Sometimes Hirschsprung’s is hard to pick up, as it can present as severe constipation if the baby appears to otherwise be doing well. Clare and James were very frustrated that it took them 8 months before they got a diagnosis for their son. He was a good weight but never really pooed properly and his tummy was very distended. Despite repeatedly voicing her concern, Clare felt she was not listened to.

I was a new mum and, well, our views, were being dismissed as new parents, when we were saying there was something wrong, there’s something wrong you know right from those early couple of days right through, and really right up to the point of diagnosis at 8 months.” Clare
 

Despite her worries Clare found it hard to challenge the medical professionals. Clare was relieved when her GP finally took her seriously.

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Clare: I think there’s another piece that came into play for me as well is that it’s quite hard to challenge medical professionals and you were definitely the one all the way through really that was a lot stronger about that and a lot more determined to challenge. You know, I would have another midwife visit or another health visitor come and see us at home and they would be sort of saying well you know, so how’s it going and I would explain the problem and they would- not fob me off cos that makes it sound like it was a bit deliberate but, you know, they would kind of give me all these reasons and it still sounded very reasonable and actually an awful lot of it was put down to the fact that I was breastfeeding.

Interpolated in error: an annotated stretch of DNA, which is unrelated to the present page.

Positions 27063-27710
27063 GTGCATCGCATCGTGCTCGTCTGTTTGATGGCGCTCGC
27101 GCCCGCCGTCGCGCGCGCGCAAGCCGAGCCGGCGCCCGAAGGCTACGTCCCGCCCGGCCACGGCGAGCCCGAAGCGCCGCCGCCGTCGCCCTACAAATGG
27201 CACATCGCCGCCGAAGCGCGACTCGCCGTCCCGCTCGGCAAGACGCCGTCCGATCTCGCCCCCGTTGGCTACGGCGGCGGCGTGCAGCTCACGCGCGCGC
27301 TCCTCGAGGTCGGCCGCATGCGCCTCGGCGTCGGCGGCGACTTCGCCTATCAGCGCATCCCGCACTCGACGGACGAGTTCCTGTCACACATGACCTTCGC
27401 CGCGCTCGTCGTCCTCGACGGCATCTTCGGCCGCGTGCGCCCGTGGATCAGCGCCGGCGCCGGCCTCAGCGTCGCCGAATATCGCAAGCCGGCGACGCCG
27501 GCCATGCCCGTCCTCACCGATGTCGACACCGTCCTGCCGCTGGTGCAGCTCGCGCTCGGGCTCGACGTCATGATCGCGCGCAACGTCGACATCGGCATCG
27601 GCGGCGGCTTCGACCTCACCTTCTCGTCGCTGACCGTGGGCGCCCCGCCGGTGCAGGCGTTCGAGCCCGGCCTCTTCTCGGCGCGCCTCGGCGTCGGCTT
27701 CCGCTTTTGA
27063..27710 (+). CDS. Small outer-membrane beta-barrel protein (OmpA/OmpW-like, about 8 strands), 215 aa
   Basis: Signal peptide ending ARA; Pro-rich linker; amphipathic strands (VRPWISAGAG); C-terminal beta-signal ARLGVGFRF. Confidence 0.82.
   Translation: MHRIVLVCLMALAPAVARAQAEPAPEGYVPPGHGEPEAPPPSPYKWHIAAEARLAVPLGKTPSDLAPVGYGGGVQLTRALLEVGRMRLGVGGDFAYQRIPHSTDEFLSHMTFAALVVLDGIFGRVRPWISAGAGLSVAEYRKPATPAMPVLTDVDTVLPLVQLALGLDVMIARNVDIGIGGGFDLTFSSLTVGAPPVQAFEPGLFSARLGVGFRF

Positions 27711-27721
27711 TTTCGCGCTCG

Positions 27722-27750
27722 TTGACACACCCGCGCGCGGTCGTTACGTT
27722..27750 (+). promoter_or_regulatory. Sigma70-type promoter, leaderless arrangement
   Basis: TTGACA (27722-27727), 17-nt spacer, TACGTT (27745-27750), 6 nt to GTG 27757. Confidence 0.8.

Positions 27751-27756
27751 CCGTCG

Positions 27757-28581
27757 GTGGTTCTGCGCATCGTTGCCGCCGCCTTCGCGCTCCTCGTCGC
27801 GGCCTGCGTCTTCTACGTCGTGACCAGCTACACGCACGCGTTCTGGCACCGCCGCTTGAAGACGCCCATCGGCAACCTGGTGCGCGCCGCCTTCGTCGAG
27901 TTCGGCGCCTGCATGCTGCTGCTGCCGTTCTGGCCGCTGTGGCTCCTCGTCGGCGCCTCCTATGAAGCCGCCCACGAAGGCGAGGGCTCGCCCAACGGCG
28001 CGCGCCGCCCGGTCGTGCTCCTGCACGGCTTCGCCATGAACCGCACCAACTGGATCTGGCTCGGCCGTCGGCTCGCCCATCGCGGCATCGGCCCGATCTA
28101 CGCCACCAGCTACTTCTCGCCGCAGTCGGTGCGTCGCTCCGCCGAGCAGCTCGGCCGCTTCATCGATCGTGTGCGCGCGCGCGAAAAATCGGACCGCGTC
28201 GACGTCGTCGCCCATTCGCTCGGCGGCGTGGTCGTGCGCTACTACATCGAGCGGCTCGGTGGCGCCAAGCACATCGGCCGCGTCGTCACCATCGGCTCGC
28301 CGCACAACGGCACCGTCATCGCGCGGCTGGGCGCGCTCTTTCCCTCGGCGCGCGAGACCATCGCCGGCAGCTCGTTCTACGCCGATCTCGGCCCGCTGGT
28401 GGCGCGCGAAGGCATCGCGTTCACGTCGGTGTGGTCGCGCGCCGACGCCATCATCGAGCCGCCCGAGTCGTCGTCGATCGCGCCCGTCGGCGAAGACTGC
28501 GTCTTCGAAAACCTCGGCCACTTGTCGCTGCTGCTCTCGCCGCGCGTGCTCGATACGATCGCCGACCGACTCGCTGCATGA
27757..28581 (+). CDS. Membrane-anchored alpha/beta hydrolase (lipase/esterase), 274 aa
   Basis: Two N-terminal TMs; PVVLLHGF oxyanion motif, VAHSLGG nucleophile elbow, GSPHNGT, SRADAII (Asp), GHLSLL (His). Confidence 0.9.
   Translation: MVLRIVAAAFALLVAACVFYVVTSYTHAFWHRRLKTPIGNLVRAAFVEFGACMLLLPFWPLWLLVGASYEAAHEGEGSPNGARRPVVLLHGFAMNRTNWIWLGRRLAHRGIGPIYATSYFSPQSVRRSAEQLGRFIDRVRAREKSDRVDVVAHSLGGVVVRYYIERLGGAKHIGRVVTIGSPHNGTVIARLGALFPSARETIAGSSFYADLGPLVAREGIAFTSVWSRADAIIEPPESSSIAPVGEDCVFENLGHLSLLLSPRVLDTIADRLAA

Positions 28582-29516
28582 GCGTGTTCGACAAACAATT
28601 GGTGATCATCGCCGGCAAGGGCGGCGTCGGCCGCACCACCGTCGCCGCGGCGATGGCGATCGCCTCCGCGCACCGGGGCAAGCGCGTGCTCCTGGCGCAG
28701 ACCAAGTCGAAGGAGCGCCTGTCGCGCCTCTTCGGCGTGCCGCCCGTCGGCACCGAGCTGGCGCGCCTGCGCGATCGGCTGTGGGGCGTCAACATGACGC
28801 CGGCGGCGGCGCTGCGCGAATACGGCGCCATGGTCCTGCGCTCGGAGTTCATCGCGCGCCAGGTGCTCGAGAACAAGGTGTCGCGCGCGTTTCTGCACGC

And then he would get home and sort of hear me relate this back and be sort of saying well that sounds like complete rubbish, you know, I think you need to press again on this, you know, next time you see them, say, let’s see how it goes but let’s press again, lets press again. And I found it very hard to question medical professionals confidently. Because I was aware I was a new mum and I think the other thing is that you know, this is your child and you want them to be perfect and you, you’re the last person that wants to question whether there’s something wrong about them, you know, it just.